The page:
My year at The Tico Times, 1992-1993, coincided with a complete life transition from punk to salsera, from music critic to journalist, and rockily out of singlehood. And boy did I learn a lot.
The Tico Times set the standard for me for ethics and for careful, aggressive reporting. While I was there, Peter Brennan produced the fantastic series on teak investment scams in Costa Rica, which was a brave and fascinating piece. The Tico Times was never scared to take on the big guys.
I try to model my own news-planning meetings with my staff I m now senior correspondent for Reuters in Chile on the great weekly planning meetings run by Dery. What a wealth of ideas and projects would come out of the reporters.
Kurt Aguilar and Cathryn Domrose, Catalina Calderón, John McPhaul, Brian Harris, Maria Sacchetti, Peter Brennan and others I worked with at The Tico Times or met during my time there, have become life-long friends.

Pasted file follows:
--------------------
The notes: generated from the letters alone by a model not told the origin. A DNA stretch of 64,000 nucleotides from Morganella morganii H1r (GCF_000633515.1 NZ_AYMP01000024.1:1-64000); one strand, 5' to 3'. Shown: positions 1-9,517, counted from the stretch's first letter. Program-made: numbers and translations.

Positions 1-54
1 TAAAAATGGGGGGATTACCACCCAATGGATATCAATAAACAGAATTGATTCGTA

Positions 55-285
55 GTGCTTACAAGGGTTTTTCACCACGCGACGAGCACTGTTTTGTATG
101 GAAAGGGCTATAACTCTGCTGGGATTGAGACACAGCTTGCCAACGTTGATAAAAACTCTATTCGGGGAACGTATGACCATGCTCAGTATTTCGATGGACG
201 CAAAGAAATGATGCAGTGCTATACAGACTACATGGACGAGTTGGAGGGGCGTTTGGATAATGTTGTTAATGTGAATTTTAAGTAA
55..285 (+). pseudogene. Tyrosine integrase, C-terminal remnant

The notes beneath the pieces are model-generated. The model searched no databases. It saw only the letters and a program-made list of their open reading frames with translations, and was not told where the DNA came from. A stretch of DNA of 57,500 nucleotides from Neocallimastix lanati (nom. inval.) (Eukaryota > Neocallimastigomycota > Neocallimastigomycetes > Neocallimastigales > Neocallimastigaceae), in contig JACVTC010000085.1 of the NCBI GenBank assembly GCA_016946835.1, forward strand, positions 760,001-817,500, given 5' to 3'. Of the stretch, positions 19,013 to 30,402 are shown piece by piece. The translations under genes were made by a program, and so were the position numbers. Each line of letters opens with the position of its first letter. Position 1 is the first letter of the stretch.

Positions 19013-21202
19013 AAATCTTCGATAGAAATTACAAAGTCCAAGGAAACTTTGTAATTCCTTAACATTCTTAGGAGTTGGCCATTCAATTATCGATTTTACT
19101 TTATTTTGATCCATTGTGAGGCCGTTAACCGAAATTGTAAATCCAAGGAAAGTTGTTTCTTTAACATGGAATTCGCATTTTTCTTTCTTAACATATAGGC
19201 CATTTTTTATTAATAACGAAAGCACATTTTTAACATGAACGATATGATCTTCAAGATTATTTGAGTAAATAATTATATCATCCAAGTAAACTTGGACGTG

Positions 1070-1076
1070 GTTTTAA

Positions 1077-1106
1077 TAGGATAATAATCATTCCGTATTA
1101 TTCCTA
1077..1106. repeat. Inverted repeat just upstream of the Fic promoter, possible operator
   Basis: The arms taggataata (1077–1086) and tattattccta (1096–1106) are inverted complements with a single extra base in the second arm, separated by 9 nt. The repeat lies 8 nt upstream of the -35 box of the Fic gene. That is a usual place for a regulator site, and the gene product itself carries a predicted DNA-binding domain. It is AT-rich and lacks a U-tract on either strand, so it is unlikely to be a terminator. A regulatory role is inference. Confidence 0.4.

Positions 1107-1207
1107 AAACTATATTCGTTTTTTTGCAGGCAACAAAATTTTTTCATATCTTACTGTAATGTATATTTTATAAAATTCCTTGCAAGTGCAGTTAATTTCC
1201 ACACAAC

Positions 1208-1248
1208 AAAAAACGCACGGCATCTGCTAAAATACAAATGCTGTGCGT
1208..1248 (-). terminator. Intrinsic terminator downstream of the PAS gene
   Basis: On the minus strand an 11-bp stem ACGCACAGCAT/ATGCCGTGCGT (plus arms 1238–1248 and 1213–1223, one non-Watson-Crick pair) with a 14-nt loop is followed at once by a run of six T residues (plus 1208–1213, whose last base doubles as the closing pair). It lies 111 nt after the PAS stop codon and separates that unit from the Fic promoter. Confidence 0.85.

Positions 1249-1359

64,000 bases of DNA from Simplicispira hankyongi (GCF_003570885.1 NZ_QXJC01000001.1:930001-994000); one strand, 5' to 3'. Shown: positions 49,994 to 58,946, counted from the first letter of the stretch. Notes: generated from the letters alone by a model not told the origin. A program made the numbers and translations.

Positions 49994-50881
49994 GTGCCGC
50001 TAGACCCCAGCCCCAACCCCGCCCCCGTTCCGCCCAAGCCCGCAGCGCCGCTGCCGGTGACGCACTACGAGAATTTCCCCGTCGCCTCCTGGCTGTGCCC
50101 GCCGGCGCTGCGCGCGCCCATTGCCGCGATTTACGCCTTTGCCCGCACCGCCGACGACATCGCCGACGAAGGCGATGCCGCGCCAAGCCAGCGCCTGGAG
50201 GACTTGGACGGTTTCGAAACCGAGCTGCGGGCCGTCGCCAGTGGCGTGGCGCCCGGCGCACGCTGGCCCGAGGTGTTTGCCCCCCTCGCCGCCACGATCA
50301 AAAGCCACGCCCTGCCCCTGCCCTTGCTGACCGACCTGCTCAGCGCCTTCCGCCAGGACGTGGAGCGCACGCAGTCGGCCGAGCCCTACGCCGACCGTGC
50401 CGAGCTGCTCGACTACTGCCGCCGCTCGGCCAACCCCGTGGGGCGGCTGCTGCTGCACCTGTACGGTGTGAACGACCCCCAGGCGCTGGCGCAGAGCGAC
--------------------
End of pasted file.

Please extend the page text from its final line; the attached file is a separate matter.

A few years ago some of us had a wonderful reunion at the Aguilar-Domrose home in San Francisco, and there was a belly laugh a minute as we reminisced.
My favorite reporting memory is an interview with then Minister of Natural Resources Hernán Bravo. The government had denied reports and complaints that a tourism project on the Caribbean coast was violating environmental laws. I hiked up the hill from the Tico to his office, and showed him maps that proved the hotel being built was partly overlapping both a nature reserve AND an indigenous reserve.
His immortal answer: Mirá, que vacilón. And the great thing: we ran it as a headline. Who else but the Tico would have dared?
Fiona Martin Ortiz